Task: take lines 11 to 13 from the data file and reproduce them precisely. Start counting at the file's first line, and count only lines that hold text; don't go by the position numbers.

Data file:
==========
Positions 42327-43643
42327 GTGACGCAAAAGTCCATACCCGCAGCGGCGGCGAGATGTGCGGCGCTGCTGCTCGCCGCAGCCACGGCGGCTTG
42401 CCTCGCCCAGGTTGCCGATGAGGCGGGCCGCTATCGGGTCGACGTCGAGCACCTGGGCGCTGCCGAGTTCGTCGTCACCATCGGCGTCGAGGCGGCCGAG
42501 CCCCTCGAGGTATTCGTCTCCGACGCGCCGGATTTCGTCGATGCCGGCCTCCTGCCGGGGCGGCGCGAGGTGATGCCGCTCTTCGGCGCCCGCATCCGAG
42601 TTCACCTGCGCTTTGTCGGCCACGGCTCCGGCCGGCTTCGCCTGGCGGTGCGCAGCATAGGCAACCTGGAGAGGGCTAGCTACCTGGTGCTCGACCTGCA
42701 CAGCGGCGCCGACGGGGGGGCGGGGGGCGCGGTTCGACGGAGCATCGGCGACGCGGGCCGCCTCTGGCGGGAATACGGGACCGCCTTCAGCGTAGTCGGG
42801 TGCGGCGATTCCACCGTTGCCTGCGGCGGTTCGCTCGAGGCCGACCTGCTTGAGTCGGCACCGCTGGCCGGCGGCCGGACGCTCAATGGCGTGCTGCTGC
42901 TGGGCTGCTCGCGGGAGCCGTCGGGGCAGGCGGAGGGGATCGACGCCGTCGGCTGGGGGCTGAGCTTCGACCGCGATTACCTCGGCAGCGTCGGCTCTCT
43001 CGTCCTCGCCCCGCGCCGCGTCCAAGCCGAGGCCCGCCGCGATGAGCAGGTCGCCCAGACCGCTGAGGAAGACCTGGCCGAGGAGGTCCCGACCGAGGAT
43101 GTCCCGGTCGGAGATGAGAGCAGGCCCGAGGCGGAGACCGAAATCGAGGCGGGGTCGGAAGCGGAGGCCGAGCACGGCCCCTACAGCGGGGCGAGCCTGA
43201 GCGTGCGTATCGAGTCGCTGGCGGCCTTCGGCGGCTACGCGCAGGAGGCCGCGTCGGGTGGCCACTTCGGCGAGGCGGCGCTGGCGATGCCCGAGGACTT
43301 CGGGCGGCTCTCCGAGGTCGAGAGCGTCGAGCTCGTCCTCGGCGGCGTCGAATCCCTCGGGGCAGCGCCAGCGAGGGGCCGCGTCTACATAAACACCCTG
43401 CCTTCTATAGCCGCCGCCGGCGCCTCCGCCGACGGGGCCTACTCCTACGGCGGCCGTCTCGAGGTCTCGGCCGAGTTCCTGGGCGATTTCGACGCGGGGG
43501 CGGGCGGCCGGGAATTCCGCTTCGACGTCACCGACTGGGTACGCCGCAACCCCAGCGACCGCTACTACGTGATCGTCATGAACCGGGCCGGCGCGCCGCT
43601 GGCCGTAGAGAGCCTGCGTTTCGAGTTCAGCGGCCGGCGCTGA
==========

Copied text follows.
43201 GCGTGCGTATCGAGTCGCTGGCGGCCTTCGGCGGCTACGCGCAGGAGGCCGCGTCGGGTGGCCACTTCGGCGAGGCGGCGCTGGCGATGCCCGAGGACTT
43301 CGGGCGGCTCTCCGAGGTCGAGAGCGTCGAGCTCGTCCTCGGCGGCGTCGAATCCCTCGGGGCAGCGCCAGCGAGGGGCCGCGTCTACATAAACACCCTG
43401 CCTTCTATAGCCGCCGCCGGCGCCTCCGCCGACGGGGCCTACTCCTACGGCGGCCGTCTCGAGGTCTCGGCCGAGTTCCTGGGCGATTTCGACGCGGGGG